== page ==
To the African leaders, especially some IGAD leaders, South Sudanese civil war is an African problem that requires an African solution since Salva Kiir is the accused author of the Juba massacres. They are not prepared for a situation where Kiir would end up somewhere outside of Africa answering questions regarding the massacres. They see their position on this as an exercise of independence on the part of Africa. The problem is that the process for the search for an African solution to this particular African problem is not funded by the IGAD. Non-African bodies funding this process can definitely influence the outcome. Then where is independence that IGAD is trying to assert? This lack of independence and the IGAD leaders’ need to protect one of their own can make a very dangerous combination. This danger was clearly demonstrated in the last IGAD Heads of State Summit in Addis Ababa in August 2014 when the Heads of State, including Salva Kiir, issued a document whose contents amounted to nothing less than a common declaration of war on the SPLM/SPLA.
The Summit drafted a protocol as a framework for the resolution of the problem. It provided for a transitional government to be formed in Juba. The document was not a result of any negotiation between the warring parties as the government delegation had boycotted the last round of negotiations which were to last till August 28, 2014. In absence of the government delegation, the IGAD Mediators asked the SPLM/SPLA to continue negotiating with other stakeholders. This was positively responded to, and the negotiations continued up to the time when the Summit was convened. Surprisingly, none of the negotiated positions were reflected in that IGAD Framework. Therefore, the document was not a South Sudanese document, and both Dr. Riek Machar and Salva Kiir rejected it—citing the need for the two parties to negotiate so as to make some concessional discussions before arriving at a final decision. At that point, the document was left to the IGAD Heads of State who said that it was “…our document and we will sign it as ours…” without the warring parties being part of the signing.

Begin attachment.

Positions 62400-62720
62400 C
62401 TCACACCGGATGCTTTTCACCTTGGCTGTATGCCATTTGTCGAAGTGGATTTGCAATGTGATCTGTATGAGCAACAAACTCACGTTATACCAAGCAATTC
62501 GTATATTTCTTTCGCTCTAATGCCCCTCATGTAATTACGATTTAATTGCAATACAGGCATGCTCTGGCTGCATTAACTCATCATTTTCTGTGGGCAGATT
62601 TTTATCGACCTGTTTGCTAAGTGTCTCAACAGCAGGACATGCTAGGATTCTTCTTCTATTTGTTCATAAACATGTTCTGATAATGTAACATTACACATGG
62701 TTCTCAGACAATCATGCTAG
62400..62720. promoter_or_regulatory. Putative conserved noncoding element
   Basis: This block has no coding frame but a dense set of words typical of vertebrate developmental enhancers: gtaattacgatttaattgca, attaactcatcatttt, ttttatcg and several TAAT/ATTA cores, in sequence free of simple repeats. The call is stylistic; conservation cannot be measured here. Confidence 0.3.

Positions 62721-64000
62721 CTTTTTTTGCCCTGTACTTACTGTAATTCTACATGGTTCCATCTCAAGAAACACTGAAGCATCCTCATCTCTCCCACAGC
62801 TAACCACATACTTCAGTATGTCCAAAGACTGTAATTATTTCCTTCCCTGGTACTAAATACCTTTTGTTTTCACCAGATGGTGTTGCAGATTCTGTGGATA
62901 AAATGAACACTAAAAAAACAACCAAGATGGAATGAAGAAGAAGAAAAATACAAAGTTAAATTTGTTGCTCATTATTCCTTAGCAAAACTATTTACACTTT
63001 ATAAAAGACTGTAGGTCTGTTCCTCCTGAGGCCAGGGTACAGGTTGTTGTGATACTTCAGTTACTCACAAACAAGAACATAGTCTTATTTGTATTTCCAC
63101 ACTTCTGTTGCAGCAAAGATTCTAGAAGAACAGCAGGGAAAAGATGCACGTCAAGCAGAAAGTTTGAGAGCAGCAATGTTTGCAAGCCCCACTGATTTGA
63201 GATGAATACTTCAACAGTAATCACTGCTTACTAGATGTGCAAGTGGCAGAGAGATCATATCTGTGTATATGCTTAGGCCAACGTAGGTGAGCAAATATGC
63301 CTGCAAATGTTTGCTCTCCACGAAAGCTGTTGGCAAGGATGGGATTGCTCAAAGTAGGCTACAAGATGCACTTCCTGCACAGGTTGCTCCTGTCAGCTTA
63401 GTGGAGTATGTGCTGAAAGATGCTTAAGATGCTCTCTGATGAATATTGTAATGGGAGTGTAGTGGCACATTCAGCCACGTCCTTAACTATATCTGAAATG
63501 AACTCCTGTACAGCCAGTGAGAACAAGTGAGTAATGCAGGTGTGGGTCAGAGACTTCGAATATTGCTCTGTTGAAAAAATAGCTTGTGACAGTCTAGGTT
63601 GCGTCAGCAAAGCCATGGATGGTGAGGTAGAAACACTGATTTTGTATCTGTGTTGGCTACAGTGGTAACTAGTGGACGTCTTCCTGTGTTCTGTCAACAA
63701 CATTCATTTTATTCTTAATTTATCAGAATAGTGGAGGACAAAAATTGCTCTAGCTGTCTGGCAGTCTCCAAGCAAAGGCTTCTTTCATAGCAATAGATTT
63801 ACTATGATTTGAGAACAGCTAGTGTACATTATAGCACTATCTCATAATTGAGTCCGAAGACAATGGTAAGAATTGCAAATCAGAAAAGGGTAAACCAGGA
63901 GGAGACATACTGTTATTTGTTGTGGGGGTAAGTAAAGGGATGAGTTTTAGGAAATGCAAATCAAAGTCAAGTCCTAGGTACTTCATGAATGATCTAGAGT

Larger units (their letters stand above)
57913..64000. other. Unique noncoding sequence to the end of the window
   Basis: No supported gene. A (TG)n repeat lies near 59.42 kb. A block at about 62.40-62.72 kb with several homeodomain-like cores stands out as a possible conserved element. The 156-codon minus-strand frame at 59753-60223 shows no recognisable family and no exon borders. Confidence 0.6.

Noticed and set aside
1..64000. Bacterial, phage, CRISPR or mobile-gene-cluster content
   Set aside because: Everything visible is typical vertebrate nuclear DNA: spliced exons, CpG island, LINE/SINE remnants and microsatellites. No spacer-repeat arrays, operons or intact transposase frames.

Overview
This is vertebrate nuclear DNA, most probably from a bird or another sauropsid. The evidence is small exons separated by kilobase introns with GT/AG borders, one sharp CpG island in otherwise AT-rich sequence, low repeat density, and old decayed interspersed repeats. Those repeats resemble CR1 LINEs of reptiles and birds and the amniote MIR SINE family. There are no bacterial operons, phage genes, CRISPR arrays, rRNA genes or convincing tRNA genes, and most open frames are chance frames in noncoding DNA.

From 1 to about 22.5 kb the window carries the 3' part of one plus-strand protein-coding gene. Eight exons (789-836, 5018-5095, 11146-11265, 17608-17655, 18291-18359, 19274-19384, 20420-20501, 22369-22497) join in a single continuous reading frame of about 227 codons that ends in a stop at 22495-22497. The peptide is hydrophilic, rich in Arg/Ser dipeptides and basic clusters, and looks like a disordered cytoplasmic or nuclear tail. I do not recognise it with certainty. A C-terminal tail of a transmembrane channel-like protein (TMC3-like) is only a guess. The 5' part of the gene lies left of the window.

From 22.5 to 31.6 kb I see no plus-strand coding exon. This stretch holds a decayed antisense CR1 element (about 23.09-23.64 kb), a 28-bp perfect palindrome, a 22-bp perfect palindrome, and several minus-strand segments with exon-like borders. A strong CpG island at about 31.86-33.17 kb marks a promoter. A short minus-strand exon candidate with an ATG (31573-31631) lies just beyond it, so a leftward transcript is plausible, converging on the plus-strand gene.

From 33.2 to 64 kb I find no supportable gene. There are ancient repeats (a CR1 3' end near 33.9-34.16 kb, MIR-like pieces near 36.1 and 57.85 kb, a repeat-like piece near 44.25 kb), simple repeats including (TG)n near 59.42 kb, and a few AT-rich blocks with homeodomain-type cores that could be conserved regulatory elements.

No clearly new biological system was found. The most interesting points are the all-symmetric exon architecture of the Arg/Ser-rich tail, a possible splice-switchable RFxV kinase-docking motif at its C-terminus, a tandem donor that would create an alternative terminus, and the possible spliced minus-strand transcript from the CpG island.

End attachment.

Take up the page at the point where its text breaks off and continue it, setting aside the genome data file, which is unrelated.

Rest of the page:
Something needs to be clarified for the benefit of those who were not present at the Summit. The document is widely discussed in the public media as having been accepted by the government, that it has been signed by Salva Kiir and that only the SPLM/SPLA declined to sign. That can never be any further from the truth. The truth is that both the SPLM/SPLA and the Government declined to sign as parties to the conflict. Yes, Salva Kiir—though tricked into signing by Gen. Sumbeywo of Kenya—signed the document by appending his signature on the signature page of the document without knowing what he was signing on to. Dr. Riek Machar was the second to be approached in this kind of trick and refused to sign a blank sheet of paper, saying that he was not ready to sign a “blank cheque”. He wanted to see, first, the document that he was being asked to sign. This was after both had rejected the document in the presence of many foreign observers. So, this Kiir’s signature was later used, not as a party to the war, but as one of the members of the IGAD Heads of State.